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Letter from Moldova

Red Tours

Red Tours

Ici et ailleurs

Joanne Richardson

Wednesday, 6th October, 2010

Carte Blanche
Ici et ailleurs (Here and Elsewhere), Jean-Luc Godard & Anne-Marie Miéville, France 1970/74, 16 mm, French & Arabic w/ German subtitles, 55’

Letter from Moldova, Joanne Richardson, Romania 2009, DV, OmE, 28’
Red Tours, Joanne Richardson & David Rych, Germany 2010, DV, English, 48’

Joanne Richardson was born in Bucharest, Romania and emigrated with her family to New York when she was nine years old. In 2000 she quit her PhD studies and returned to Romania to co-found the media activist NGO “D-Media” in Cluj. She has been a regular participant at events of the “counter-public”, exhibitions, festivals and biennials. Her most recent work is currently in the exhibition „Transient Spaces – The Tourist Snydrome“ at NGBK, Berlin. Joanne Richardson lives and works in Berlin and Cluj.


A dominant focus of her work is the social upheavals and the politics of identity in post-communist Eastern Europe. She uses video as a medium of public discourse, but also as a means to express herself personally and artistically. Her work makes equal use of documentary and experimental techniques and is often essayistic in style. Her fundamental question remains: What does it mean to make video politically? For her it implies a moment of self-criticism: “It is literally a second search. Once the first search produces a certain type of knowledge, the second asks how that knowledge was produced, what its conditions of possibility have been. And what those conditions leave out. This second search is not something that is specific to art - it is an indiscipline that resides at the core of every discipline, an immanent critique that seeks to expose and transcend its own limits.”

Travelogues and ghost rides
In her latest videos she entangles memory and commemoration in a critical dialogue with residues and souvenirs of the former “Eastern bloc”. Letter from Moldova is a personal travelogue told through 10 letters that reflect on the collapse of the Soviet Union. Red Tours, a collaboration with David Rych, explores how the communist past is remembered as well as repressed in various museums and tourist sites. Both in form and narration, the film experiments with different, and at times oppositional, documentary gestures.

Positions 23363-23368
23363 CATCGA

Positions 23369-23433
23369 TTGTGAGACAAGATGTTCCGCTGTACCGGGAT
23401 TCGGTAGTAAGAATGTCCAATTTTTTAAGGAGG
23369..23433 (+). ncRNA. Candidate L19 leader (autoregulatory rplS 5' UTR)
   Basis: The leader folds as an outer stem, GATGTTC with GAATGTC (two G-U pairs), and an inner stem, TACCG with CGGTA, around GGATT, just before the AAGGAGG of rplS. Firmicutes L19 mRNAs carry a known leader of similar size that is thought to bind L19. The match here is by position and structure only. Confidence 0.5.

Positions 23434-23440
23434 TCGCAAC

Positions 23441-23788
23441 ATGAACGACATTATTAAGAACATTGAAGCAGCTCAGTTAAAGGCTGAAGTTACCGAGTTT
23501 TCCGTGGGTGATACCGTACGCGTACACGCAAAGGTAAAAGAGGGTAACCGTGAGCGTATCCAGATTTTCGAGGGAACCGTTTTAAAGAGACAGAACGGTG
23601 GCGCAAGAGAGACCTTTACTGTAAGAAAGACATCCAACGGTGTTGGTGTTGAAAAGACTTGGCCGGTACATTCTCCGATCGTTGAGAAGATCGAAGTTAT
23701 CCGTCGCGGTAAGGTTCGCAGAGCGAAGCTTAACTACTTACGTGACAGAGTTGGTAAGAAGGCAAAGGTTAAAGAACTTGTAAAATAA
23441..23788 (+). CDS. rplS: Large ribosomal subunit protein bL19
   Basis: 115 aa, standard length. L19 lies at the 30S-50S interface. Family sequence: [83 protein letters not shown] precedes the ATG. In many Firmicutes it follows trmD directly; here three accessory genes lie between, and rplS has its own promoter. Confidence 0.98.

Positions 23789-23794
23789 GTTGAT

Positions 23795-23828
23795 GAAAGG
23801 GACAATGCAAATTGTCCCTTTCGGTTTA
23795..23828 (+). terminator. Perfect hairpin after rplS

Both works quote related films by Chris Marker. Through its reference to Letter from Siberia (1957), Letter from Moldova reflects on the problematic authority of the travelling narrator and the paradigm of a “trip back in time” prevalent specially when it comes to Eastern Europe. By evoking Markers’ and Resnais’ The statues also die (1953), Red Tours adds a post-colonial framing to the museumification of soviet artefacts. The film was shot in Budapest, Prague, Vilnius and Berlin, in theme parks, museums and participatory re-enactments, to which historical discourse seems to have surrendered any critical claims.

“I am writing you this letter from a distant land. She lies somewhere between the Middle Ages and the 21st century, between nostalgia for a failed revolution and an imaginary hope called Europe… Was it our compulsion for travelling that first brought us together? Why have we always chosen destinations that no sane tourist would ever visit, places at the crossroads of turmoil and transformation? Perhaps it was the threshold of the indeterminate that attracted us, the promise of a different becoming, even though its moment has now been lost. But in its failure we can still imagine remembering a future that never was.” (from Letter from Moldova)

Carte Blanche: Here and Elsewhere (Jean Luc-Godard, Anne Marie Miéville)
Of all of Godard’s films Joanne Richardson appreciates this one as the most profound reflection on the difference between making a political film and “making films politically”, as Godard himself had proclaimed in 1970. And it is the filmmakers’ self-critical investigation into their own militant stance which makes for the film’s lasting impact.

More about Joanne Richardson and her work:

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